#8

Also a great idea. I don’t know why I didn’t think of that.


(Erik Kerber ) #9

^Yea one of those sounds like it would work because if she can build up a bit of extra throwhand muscle that would be good. Other wise you could try to teach her using her other hand (I’m assuming she’s right handed) so you could try to teach her on her left hand it might feel weird at first but with some work that could be done.


#10

Abby:

Perhaps as a helper only since you do not want her to depend on it, a light wrap with an ACE bandage to give her more support will help with her muscle issue.

I know from personal experience that it helps kids when writing after injury.

ginny


#11

I’m surprised no one has recommended this yet, but why not just try teaching her to throw with her left hand? If it’s her stronger hand and she has never thrown before then learning a new skill with her non-dominant hand shouldn’t really be a problem. You can even practice throwing lefty and learn with her, that would be a fun experience for the both of you.


({RTD} alecto) #12

abby is a lefty so for her it would be to go righty


#13

Haha, my bad! Then teaching her lefty would be a breeze.


(Erik Kerber ) #14

I mentioned that in my post

But yes I think that would work unless she has muscle weekness in both her hands


(⛷ Noisy Lurker) #15

Often times when I have students with disabilities or physical challenges, I take some time and practice the skill myself, pretending that I have the same challenge. Of course I do this in private, I don’t want anyone to think I’m making fun of their situation. Imitating, imagining that I have the same challenge, allows me to experience learning the skill in a way, that is more in line with their experience. Although I will never know exactly what the challenge feels like to them, it helps me communicate and discover options.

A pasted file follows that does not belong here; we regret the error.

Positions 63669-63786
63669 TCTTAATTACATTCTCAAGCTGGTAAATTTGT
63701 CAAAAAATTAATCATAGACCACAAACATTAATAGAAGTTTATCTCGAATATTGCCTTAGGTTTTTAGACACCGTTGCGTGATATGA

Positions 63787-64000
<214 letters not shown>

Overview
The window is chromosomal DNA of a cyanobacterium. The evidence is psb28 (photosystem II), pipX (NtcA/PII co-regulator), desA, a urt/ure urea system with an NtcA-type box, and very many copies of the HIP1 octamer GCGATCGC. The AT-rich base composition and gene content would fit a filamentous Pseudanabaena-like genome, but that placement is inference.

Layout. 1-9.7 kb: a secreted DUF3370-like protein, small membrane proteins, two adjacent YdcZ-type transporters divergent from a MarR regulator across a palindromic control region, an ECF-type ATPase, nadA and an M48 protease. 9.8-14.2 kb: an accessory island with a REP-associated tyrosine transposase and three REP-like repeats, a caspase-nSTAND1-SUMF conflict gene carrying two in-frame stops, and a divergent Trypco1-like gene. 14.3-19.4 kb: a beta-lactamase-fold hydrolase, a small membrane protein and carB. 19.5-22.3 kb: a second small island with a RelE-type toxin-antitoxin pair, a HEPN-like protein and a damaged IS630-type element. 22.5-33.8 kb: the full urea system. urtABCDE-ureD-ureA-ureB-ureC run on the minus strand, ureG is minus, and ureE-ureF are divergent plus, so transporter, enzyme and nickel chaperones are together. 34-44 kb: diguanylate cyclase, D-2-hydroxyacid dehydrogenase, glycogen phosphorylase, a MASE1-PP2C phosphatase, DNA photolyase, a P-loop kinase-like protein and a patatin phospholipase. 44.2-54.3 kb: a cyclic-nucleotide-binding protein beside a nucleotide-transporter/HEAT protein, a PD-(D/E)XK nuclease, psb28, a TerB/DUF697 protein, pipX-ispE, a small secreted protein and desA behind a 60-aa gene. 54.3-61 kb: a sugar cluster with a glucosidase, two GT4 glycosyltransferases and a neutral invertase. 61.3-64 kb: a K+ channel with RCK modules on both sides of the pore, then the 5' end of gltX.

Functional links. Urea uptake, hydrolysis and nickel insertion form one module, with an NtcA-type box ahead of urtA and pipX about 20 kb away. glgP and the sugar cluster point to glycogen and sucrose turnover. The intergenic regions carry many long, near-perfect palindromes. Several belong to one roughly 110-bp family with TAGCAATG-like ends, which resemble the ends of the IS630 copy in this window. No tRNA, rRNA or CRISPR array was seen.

Your friend must be an exceptional person to reach outside the comfort zone and try something so challenging. Kudos!

Let us all be so brave and persistent.


({RTD} alecto) #16

abby is going to get a video up later today of how she throws then you can try that skitrz…


(Erik Kerber ) #17

Then we can all try that and see what we come up with


({RTD} alecto) #18

yeah i love it when the community comes together like this… we will figure out how to get the yoyo spinning! ;D ;D


#19

alright sorry for the delay… had problems with me getting the file here’s the video
https://www.youtube.com/watch?v=l9uw6jttfLE&feature=youtu.be
its a little hard to see but, its there you can see it more with her breakaways but, she doesn;t like doing them cause she’s worried about the yoyo hitting her face.


#20

Thanks for the video, Abby. I think Total Artist’s suggestion of a clutch return yoyo is probably best here. You can hear the yoyo hit the floor, so a short string would be helpful, but with the addition of the clutch return, the yoyo will come back on its own with very little tugging effort. I think your friend will find it very exciting the first time she catches it.

I feel compelled to help you with this, so if you can’t afford to buy a clutch return yoyo like a Power Brain XP, then I’d like to buy it for you. The Power Brain XP has a switch so when she reaches a point where she wants to turn off the auto-return, she can.

Talk about it with her and PM me if you want to go ahead with this. ;D